You can find more details of both these projects, including links to the two patterns, on my Ravelry page.

Friday, 5 November 2010

Continuing with colour

Silverpebble's Splash of Colour project has started something here I think.  All the sewing I've done this week has been saturated with colour.

I've made two brightly coloured treats for the shop

First came a notebook cover, using what may be my last piece of this gorgeous Phillip Jacobs floral fabric.  It holds a Muji or a Moleskine notebook and has a little pocket on the front for a couple of pens or pencils.  If I still worked in the City I would so LOVE to take this into meetings as a zingy counterpoint to all the standard-issue office stationery. 


I've also made a patchwork cushion in one of my all-time-favourite colour combinations of bright red and pastel blue.  It has a touch of pink ricrac too, because I never need much of an excuse to add ricrac.


I used a dark green polka dot cotton for the back of the cushion and added a little patch of the Cath Kidston strawberry fabric which I'd included on the front.  I really love the blanket stitch settings on my machine, which I've used here, because I always found appliqueing with a zigzag stitch a very knotty and messy business.


I have a real cushion obsession at the moment. 

Since finishing C's birthday Swiss cushion, I've finally got round to remaking the cushion covers that I sewed for O when I was pregnant with her, nearly nine years ago.  I hadn't learnt about the envelope back closure back then and they were fastened with a giant flap and some very unsatisfactory velcro.  I've been desperate to re-make them and O finally agreed but instructed me to "keep them saggy" because that's how she likes them.

Despite the small blow to my pride this caused, I did as instructed and kept them "saggy".  I unpicked the covers, tutted at the shoddy understanding of seam allowances I had nine years ago, and re-made them with a few small additions of other panels of matching fabric, and some ricrac.


The cushions originally had the red-and-blue gingham on one side and the red-and-blue paisley on the other (both Ikea fabrics).  Because I added in some extra panels, I had a little of both fabrics leftover after re-modelling the cushions.  I used some of the gingham on the (puffy, not saggy!) cushion for the shop and with the very last scraps of the leftovers I made O a small patchwork quilt for her Clothkits dolls.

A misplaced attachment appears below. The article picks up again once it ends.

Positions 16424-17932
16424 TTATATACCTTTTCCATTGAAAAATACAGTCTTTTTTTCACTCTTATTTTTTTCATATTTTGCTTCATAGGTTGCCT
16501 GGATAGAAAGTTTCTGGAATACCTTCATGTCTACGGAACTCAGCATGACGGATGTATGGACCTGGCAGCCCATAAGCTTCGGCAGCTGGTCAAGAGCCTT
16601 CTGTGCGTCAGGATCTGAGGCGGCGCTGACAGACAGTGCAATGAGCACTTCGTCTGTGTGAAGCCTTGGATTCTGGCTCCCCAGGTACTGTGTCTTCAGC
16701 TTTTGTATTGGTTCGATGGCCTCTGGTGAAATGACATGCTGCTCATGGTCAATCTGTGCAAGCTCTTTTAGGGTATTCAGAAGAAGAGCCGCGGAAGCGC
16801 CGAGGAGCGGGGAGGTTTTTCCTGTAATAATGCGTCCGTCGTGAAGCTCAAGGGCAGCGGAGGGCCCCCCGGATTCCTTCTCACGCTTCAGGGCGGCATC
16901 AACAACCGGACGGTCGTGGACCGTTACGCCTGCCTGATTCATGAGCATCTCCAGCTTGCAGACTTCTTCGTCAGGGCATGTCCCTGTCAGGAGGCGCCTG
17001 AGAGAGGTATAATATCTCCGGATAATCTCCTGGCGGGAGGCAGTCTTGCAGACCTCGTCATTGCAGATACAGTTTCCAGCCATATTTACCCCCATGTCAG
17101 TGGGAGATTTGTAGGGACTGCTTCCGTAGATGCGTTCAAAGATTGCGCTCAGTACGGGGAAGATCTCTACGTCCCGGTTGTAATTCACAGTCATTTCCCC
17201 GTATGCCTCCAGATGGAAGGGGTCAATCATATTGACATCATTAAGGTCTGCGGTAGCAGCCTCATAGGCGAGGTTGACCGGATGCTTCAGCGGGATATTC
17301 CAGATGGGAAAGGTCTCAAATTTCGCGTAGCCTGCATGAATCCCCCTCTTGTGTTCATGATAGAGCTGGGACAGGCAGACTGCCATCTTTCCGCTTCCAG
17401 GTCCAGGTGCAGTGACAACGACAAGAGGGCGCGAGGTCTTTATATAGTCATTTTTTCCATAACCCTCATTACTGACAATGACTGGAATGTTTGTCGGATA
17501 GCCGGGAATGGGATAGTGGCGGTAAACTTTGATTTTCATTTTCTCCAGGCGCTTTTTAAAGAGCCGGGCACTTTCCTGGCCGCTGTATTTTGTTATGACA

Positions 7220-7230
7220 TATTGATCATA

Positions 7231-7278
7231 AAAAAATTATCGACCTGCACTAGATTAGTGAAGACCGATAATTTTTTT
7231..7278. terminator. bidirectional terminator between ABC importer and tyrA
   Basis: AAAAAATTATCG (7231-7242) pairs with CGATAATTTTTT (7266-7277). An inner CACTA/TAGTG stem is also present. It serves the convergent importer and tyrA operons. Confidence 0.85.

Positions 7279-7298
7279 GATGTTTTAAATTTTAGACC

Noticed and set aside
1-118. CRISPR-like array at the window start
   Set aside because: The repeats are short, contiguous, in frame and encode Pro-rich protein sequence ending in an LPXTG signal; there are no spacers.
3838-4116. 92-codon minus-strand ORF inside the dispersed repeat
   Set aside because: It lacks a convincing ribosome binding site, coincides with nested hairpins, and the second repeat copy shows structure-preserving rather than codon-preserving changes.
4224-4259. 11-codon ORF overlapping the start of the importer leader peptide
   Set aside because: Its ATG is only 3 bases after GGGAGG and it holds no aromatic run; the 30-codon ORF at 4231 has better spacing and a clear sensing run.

This corner of her bedroom now has all the colour I could wish for on a grey November day.  The Clothkits gang are all tucked up under their quilts, O's strawberry quilt is folded up on the bed, and the cushions are all lined up against the wall.  It looks like a cosy pink, red and blue fabric nest!

Tuesday, 2 November 2010

Splash of colour - November

The autumn colours in our part of East London are incredible this year.  The small part of Epping Forest that I drive past on the way to school each morning, has me exclaiming every day.  And there is one road which is lined with small trees of such vivid orange and flame-red, that even the children are moved to admire.

In our own garden, the cherry tree has put on quite a display for us; but the show is nearly over and I have much raking and bagging up to do if I want the grass to survive the winter.


The best splash of colour however, is to be found indoors, where I am baking little vanilla fairy cakes today.  They are cooling on their rack in front of the toaster and later will be topped with pale pink, rose-scented icing and some pink sprinkles.  Because sometimes little, simple girly cakes are just what's needed.


~~~~~~~~~~
This post is for Emma's inspired Splash of Colour project which you can read about here, and then go and admire everyone else's November contributions in the Flickr pool here.